Roper v. Simmons, 543 U.S. 551 (2005), was a landmark decision in which the Supreme Court of the United States held that it is unconstitutional to impose capital punishment for crimes committed while under the age of 18. The 5–4 decision overruled Stanford v. Kentucky, in which the court had upheld execution of offenders at or above age 16, and overturned statutes in 25 states.
Rosemary Barkett is a judge of the Iran–United States Claims Tribunal located in The Hague, Netherlands. Previously, she served as a United States Circuit Judge of the United States Court of Appeals for the Eleventh Circuit. Prior to her nomination for that post, she was Chief Justice of the Florida Supreme Court.
On October 3, 2005, Harriet Miers was nominated for Associate Justice of the U.S. Supreme Court by President George W. Bush to replace retired Associate Justice Sandra Day O'Connor. Miers was, at the time, White House Counsel, and had previously served in several roles both during Bush's tenure as Governor of Texas and President.
The Judicial Branch is a history of the Supreme Court of the United States, organized by Chief Justice. The Supreme Court of the United States is the only court specifically established by the Constitution of the United States, implemented in 1789; under the Judiciary Act of 1789, the Court was to be composed of five members—though the number of justices has been nine for most of its history, this number is set by Congress, not the Constitution. The court convened for the first
time on February 2, 1790.
The Roberts Court is the time since 2005 during which the Supreme Court of the United States has been led by Chief Justice John Roberts. It is generally considered more conservative than the preceding Rehnquist Court, as well as the most conservative court since the 1940s Vinson Court. This is due to the retirement of moderate Justices Sandra Day O'Connor and Anthony Kennedy, and the death of liberal Justice Ruth Bader Ginsburg, and the subsequent confirmation of the conservative Justices Samuel Alito, Brett Kavanaugh, and Amy Coney Barrett respectively in their place.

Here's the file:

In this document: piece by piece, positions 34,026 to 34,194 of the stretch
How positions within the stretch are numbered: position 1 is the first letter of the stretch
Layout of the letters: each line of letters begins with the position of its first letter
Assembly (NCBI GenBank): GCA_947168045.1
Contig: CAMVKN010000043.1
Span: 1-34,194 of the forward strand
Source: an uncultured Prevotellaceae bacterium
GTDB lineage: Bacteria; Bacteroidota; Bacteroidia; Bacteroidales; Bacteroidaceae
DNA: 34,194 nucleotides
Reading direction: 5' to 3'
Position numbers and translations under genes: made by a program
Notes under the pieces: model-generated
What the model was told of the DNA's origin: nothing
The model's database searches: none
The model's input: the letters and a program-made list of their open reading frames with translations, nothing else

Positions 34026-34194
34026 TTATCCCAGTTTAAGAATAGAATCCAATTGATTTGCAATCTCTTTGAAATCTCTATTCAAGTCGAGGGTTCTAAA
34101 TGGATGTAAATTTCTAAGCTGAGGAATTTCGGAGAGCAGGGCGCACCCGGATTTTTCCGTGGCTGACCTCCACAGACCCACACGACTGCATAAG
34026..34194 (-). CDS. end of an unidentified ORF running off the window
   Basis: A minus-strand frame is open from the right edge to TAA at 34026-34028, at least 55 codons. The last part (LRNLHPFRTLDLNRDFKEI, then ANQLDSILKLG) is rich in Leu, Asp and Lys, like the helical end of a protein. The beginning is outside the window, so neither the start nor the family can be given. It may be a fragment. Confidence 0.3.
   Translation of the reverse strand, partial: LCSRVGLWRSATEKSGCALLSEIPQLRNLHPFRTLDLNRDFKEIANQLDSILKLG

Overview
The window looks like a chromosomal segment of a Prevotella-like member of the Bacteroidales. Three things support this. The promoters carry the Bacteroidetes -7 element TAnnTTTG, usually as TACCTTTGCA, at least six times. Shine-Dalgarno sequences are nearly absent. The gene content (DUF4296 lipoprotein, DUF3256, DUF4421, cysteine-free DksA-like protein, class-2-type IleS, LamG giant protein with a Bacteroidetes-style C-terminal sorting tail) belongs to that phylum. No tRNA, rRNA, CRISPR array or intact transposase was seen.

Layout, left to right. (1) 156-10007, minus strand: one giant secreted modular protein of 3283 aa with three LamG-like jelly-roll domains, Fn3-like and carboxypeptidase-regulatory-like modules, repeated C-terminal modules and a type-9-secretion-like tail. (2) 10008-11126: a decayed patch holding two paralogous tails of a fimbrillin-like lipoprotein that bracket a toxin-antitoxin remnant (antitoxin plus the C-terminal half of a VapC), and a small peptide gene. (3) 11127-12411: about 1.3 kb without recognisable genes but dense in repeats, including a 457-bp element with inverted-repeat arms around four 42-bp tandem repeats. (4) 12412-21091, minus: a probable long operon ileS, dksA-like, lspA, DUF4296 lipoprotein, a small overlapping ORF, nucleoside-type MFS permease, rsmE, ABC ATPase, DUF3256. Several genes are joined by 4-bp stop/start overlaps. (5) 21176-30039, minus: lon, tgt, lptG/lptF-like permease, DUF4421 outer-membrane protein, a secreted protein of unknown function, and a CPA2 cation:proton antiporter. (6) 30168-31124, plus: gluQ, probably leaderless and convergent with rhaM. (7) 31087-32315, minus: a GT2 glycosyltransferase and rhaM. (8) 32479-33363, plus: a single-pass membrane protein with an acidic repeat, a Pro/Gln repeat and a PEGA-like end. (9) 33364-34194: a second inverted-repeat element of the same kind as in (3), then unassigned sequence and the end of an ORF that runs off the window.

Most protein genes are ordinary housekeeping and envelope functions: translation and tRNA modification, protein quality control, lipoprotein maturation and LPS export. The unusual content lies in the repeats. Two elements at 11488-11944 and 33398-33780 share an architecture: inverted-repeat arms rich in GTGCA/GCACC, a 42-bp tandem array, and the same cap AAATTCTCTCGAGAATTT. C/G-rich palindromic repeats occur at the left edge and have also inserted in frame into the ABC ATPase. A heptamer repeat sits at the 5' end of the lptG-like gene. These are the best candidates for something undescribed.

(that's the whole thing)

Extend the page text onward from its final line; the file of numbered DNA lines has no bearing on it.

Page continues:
Like many institutions that draw public interest, the Supreme Court of the United States has frequently been depicted in fiction, often in the form of legal drama. In some instances, real decisions rendered by real courts are dramatized, as in Gideon's Trumpet and the seminal trial in The People vs. Larry Flynt. Other depictions are purely fictional, but center on realistic issues that come before the court. Television series centered on dramatizing the happenings of the court have proven to be short-lived, and have tended to receive overall negative critical reaction. One reason that has been suggested is that the Supreme Count is a court of appeals, whereas most legal drama portrays trial courts. Appeals may appear "bookish" in contrast to the theatrical storytelling of trials, especially juries. Furthermore, American audiences are not very knowledgeable about or interested in the Supreme Court.
The Rehnquist Court refers to the Supreme Court of the United States from 1986 to 2005, when William Rehnquist served as Chief Justice of the United States. Rehnquist succeeded Warren Burger as Chief Justice after the latter's retirement, and Rehnquist served as Chief Justice until his death in 2005, at which point John Roberts was nominated and confirmed as Rehnquist's replacement. The Rehnquist Court is generally considered to be more conservative than the preceding Burger Court, but not as conservative as the succeeding Roberts Court. According to Jeffrey Rosen, Rehnquist combined an amiable nature with great organizational skill, and he "led a Court that put the brakes on some of the excesses of the Earl Warren era while keeping pace with the sentiments of a majority of the country."
Bigelow v. Commonwealth of Virginia, 421 U.S. 809 (1975), was a United States Supreme Court case that established First Amendment protection for advertising.